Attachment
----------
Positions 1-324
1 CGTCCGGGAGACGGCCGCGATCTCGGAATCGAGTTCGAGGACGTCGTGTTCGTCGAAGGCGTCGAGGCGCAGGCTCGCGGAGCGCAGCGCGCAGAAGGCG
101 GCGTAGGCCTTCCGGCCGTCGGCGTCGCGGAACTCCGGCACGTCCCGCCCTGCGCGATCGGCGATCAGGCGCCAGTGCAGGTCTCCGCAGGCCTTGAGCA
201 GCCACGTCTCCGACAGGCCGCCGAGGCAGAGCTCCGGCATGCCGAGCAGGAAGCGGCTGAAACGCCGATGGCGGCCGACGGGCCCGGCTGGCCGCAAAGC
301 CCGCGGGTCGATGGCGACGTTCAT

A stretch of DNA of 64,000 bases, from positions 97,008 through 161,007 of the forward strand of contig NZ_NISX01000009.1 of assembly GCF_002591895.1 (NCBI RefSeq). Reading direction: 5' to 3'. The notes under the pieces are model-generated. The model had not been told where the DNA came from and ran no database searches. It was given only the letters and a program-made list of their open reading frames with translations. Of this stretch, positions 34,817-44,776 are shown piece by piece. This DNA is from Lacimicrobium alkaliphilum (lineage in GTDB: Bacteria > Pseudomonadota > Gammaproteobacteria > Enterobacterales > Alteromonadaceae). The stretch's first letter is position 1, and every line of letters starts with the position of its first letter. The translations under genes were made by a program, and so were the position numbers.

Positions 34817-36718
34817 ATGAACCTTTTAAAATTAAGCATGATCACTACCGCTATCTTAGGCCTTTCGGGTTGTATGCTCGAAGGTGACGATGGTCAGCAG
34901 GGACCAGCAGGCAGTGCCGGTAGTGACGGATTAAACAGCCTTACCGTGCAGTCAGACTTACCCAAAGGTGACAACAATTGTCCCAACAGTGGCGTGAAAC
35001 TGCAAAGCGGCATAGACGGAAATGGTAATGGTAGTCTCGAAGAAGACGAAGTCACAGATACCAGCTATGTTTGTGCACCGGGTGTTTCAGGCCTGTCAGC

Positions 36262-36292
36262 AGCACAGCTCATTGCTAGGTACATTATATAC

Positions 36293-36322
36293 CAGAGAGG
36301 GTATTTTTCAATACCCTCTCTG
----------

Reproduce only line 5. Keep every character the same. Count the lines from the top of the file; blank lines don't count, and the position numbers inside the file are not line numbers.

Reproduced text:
301 CCGCGGGTCGATGGCGACGTTCAT